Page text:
Moving Soon? Here Are Some Tips for a Smoother Transition
This time of year is peak moving season! I'll be preparing for a move myself come November (fingers crossed that the snow hasn't arrived yet). Inspired by this transition I spoke with one of my closest friends and co-founder of Better Life Project, Natasha Nesrine, who just finished moving into her new home with her husband-to-be.
Below are key takeaways and tips from Natasha based on her moving experience.
Were there any strategies you used in your moving transition?
1. Sell everything you don't want in your new house.
Use donation and garbage as your second and third options. I used the Facebook Marketplace and Kijiji to sell almost $3,000 worth of unwanted furniture and stuff. You'd be very surprised as to what people will pay for. Even if it's $5 or $10 it still adds up.
2. If you don't absolutely love it, get rid of it.
Living without something even as "essential" as a couch can totally be done and it's not as painful as you think. We sat with pillows and blankets on the floor for a month and now we are so appreciative to have our new couch. Not having one forced us to be really intentional about finding a new couch that we loved, and gave us the kick in the pants we needed to get serious about replacing it. Otherwise it would have remained as another eyesore on our to-do list. My policy is it's always better to fill your space with things you love instead of things just for the sake of having them. This has left me feeling really proud of where I live.
3. Label your boxes with everything that's inside them and the room those items belong in.
One of the worst things about moving is not being able to find something when you need it, and wanting to tear apart everything in your line of sight until you find the Afterbite. We did this for every box we packed and it's saved a lot of headaches.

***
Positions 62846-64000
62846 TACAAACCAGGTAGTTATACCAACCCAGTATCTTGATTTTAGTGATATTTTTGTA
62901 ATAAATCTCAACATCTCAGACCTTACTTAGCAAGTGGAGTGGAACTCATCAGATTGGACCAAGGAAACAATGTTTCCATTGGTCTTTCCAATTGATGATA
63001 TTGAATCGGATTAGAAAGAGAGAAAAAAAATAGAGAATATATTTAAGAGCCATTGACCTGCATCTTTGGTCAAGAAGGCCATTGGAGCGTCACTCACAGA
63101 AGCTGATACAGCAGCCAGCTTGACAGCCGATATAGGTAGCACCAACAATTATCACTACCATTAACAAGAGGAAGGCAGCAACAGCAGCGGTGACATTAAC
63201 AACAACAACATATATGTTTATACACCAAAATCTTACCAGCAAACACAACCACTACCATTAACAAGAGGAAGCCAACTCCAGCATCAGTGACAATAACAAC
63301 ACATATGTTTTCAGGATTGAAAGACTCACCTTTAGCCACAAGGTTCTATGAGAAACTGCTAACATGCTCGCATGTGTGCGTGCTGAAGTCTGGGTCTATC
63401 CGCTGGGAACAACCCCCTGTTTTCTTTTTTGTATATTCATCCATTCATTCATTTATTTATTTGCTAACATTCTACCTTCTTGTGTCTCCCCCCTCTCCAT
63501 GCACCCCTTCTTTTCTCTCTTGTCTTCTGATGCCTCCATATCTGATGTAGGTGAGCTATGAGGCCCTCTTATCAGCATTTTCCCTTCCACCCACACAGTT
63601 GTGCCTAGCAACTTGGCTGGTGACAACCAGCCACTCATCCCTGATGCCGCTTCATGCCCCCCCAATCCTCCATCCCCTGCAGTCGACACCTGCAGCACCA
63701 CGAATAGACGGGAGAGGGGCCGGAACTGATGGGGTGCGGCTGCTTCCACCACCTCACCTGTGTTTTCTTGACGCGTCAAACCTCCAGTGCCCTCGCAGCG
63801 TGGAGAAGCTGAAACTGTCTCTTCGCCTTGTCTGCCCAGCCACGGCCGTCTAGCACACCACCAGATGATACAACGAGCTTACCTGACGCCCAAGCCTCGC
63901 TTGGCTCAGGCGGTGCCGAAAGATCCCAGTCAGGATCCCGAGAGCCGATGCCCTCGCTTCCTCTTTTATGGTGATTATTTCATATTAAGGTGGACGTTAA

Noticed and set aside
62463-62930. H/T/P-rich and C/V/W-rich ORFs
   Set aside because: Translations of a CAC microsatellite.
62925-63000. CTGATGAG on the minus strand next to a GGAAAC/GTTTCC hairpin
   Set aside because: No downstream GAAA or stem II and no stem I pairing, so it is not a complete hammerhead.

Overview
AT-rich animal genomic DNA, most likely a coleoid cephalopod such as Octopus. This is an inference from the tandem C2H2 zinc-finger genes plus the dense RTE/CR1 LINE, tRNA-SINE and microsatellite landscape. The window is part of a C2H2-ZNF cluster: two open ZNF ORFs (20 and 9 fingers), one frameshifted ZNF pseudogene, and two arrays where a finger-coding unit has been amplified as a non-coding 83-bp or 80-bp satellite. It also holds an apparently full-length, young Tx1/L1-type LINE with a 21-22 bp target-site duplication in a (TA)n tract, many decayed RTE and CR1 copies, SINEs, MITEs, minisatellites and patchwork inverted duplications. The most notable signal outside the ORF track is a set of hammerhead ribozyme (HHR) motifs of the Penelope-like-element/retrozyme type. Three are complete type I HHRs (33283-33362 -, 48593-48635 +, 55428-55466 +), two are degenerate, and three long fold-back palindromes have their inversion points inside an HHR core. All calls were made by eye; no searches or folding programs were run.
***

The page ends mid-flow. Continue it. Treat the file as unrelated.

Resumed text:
4. Seek and accept help from others.
We had several people offer to help us move and we couldn't have done it without them. Even the smallest things make a big impact on moving day.
5. Buy a bunch of healthy food.
We actually didn't do this but my mom was smart enough to know we would need it. Every time I've moved she's set me up with several days worth of healthy and quick packaged foods — like hummus and crackers and salads from Costco — so I could focus on all the other stuff and not worry about cooking. If it weren't for her, I'd be surviving on corn on the cob!
In the entire process, what would you say worked well and what didn't?
Trusting other people to get things done instead of micromanaging. My tendency is to check up on what everyone is doing to make sure it's being done according to my specifications. Tell the person doing the job two things: 1. What needs to be done, and 2. What really matters to you regarding that task. Leave out instructions on how to do it unless they ask. This will have them feel responsible, empowered and trusted with the job.
What didn't work
We tried putting all our boxes in one area and bringing them to each room one at a time to unpack them. This didn't work because the room we initially piled everything in was the most used room in the house — our kitchen. This just ended up driving us nuts and probably contributed to prolonged unhealthy eating.
I also bought a few new furniture pieces and fixtures from the Facebook Marketplace before we moved. This didn't work because there's obviously no return policy, and once we put them in the house we realized they didn't match what we were looking for. I realized I should have waited until we moved in to take some measurements and plan out a colour scheme, instead of getting really excited and jumping on a good deal.
Any final tips?
Do just one project at a time — start to finish. We got to a point during the first weekend in our new house where stress levels were running extra high because as we looked around we just saw unfinished projects everywhere. Tasks were started and left incomplete without the area being tidied up and everything properly put away. We solved this problem by making a whiteboard with three columns: Task + Tools Needed, Date (to be completed), and Name (of the person responsible for completing the task).
Looking for extra support in your transition? Natasha is a certified Life Coach who is happy to help! Get in touch.